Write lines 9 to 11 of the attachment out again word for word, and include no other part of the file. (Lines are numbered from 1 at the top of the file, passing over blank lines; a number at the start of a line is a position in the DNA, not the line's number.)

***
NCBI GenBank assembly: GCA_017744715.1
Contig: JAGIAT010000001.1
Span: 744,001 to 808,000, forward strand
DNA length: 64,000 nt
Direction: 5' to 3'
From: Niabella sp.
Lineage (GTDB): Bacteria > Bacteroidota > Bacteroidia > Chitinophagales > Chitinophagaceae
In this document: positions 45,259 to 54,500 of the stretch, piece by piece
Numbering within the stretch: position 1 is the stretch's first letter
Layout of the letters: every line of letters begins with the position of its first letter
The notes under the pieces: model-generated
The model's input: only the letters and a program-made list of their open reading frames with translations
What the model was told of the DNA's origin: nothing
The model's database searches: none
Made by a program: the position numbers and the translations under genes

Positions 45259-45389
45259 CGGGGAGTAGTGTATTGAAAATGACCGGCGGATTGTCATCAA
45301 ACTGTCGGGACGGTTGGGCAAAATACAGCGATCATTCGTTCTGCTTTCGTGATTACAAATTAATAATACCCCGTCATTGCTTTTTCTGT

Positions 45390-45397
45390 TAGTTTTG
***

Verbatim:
Numbering within the stretch: position 1 is the stretch's first letter
Layout of the letters: every line of letters begins with the position of its first letter
The notes under the pieces: model-generated